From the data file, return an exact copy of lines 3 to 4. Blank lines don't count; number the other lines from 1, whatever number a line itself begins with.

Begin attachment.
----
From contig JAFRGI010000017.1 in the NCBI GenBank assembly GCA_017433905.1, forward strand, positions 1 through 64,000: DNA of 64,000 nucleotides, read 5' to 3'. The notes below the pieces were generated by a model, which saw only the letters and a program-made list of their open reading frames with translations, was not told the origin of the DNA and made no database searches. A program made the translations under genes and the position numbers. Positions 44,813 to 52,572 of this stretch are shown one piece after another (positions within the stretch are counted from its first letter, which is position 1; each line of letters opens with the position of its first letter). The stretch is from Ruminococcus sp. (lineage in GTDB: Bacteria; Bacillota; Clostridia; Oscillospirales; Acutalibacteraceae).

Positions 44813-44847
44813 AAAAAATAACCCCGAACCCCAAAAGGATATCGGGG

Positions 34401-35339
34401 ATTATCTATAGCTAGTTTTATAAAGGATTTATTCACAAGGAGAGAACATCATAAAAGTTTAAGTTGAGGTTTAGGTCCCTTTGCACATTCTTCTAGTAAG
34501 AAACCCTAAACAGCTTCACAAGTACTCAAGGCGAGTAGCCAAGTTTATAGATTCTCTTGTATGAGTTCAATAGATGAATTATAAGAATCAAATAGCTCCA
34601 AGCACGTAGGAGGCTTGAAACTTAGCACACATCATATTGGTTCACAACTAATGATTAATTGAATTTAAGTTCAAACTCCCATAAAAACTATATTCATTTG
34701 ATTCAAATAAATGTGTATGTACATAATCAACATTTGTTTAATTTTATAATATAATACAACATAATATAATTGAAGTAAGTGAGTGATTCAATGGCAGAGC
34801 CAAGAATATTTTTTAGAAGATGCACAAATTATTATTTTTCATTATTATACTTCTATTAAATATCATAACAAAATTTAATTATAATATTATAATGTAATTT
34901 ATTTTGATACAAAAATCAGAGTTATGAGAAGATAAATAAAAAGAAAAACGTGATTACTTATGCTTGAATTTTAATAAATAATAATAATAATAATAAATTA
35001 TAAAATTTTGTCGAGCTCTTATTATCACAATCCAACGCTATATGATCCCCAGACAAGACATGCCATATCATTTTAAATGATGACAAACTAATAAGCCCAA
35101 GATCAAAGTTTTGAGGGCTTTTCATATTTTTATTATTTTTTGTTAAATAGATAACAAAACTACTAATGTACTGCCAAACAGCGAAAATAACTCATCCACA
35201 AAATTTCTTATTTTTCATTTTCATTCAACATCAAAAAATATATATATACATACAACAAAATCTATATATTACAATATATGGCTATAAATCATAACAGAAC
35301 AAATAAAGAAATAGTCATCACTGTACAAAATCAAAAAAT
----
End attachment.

44813 AAAAAATAACCCCGAACCCCAAAAGGATATCGGGG

Positions 34401-35339